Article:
• Small, hard (non-painful) bumps may form under the skin, especially at the back of the ankles (Achilles tendon), at the elbows and near the joints of the hands. These are “rheumatoid nodules” present in 10 to 20% of people with the disease;
  • Depression, caused by pain, the chronicity of the disease, and any life changes it imposes, can occur.

Other symptoms (not affecting the joints)

In some people, the autoimmune process of rheumatoid arthritis can attack various organs in addition to joints. These forms may require a more aggressive therapeutic approach.

  • A dry eye and mouth (Sjögren’s syndrome), present in about a quarter of people affected;
  • An impairment of the heart, especially its envelope (called pericardium) which does not always cause symptoms;
  • An impairment of the lungs or kidneys, which may also be related to or aggravated by the medication;
  • Inflammatory anemia.

Rheumatoid arthritis Treatment

Olive oil

Extra virgin olive oil has anti-inflammatory and immunomodulatory properties that could be used in rheumatoid arthritis. Intervention studies in humans are however necessary.

Green tea and EGCG

Researchers have shown in an animal model that a compound of green tea can block the disease. “Existing drugs for rheumatoid arthritis are expensive, immunosuppressive and sometimes unsuitable for long-term use,” says Salah-Uddin Ahmed, a researcher who has worked on this project. This is why his team tested a molecule present in green tea, EGCG (epigallocatechin gallate), for its anti-inflammatory properties.

In an animal model for rheumatoid arthritis, the researchers found that the swelling of the ankles of animals that received EGCG for 10 days was remarkably reduced. EGCG targets TAK1 – a signaling protein involved in inflammation and tissue destruction in rheumatoid arthritis. These results suggest that it would be interesting in rheumatoid arthritis to regularly consume green tea or EGCG. Again, intervention studies are needed.

Omega-3

In an Australian study, researchers looked at the effects of fish oil in early-stage disease. Fish oil contains omega-3 fatty acids: eicosapentaenoic acid or EPA, and docosahexaenoic acid or DHA, which suppress the synthesis of inflammatory molecules, hence the idea of testing them as part of rheumatoid arthritis. Moreover, it has been shown that women who consume a lot of fish have a reduced risk of developing the disease.

Patients with rheumatoid arthritis were divided into two groups: the “fish oil” group received 5.5 g per day of EPA + DHA and the control group 0.4 g per day. All started concurrently with triple therapy with methotrexate, sulphasalazine, and hydroxychloroquine. Doses of triple therapy drugs have evolved with the response of patients. If triple therapy failed, patients received leflunomide.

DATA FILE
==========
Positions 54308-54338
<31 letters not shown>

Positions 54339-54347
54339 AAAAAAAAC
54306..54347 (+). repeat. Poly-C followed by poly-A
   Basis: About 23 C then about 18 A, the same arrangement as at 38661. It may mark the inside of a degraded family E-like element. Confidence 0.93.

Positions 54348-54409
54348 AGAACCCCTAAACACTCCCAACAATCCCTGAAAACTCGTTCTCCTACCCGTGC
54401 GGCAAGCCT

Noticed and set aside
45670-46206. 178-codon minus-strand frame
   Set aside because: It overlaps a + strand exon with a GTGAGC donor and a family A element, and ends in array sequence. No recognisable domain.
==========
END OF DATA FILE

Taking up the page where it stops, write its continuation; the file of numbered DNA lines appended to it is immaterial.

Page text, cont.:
After one year, 10.5% of patients in the “fish oil” group and 32.1% of control patients had started leflunomide, which is a sign of the failure of triple therapy. The remission rate was twice as high in the group that took the most omega-3s. Therefore, supplementation with omega-3s would slow the progression of rheumatoid arthritis, increase remission rates and limit drug use.

Curcumin

Turmeric is traditionally known for its anti-inflammatory properties, attributed to curcumin. Its effectiveness seems broad and has already been put forward against osteoarthritis. To test its effectiveness against the symptoms of rheumatoid arthritis, 45 patients were divided into 3 groups. They received twice daily, 500 mg of a complement of curcumin, 500 mg of a dietary supplement of turmeric and 50 mg of diclofenac (Voltaren) or 50 mg of diclofenac alone. The dietary supplement used as a particular formulation intended to improve the absorption of turmeric by the body, which is very weak naturally. This is an extract of micronized turmeric (an extremely fine powder) mixed in the essential oil of turmeric.

For eight weeks patients were followed up and their symptoms were assessed using standard questionnaires used for this disease and blood tests. The results show that even though all patients saw their symptoms decrease, it was the group that took turmeric alone that saw the greatest improvement and no side effects. Further studies are needed to confirm these first results.

Cinnamon

This spice has anti-inflammatory properties, which have been demonstrated both experimentally and in clinical trials. A placebo-controlled study found that taking 4 capsules of 500 mg of cinnamon powder every day, women with rheumatoid arthritis experienced significant improvement in their symptoms.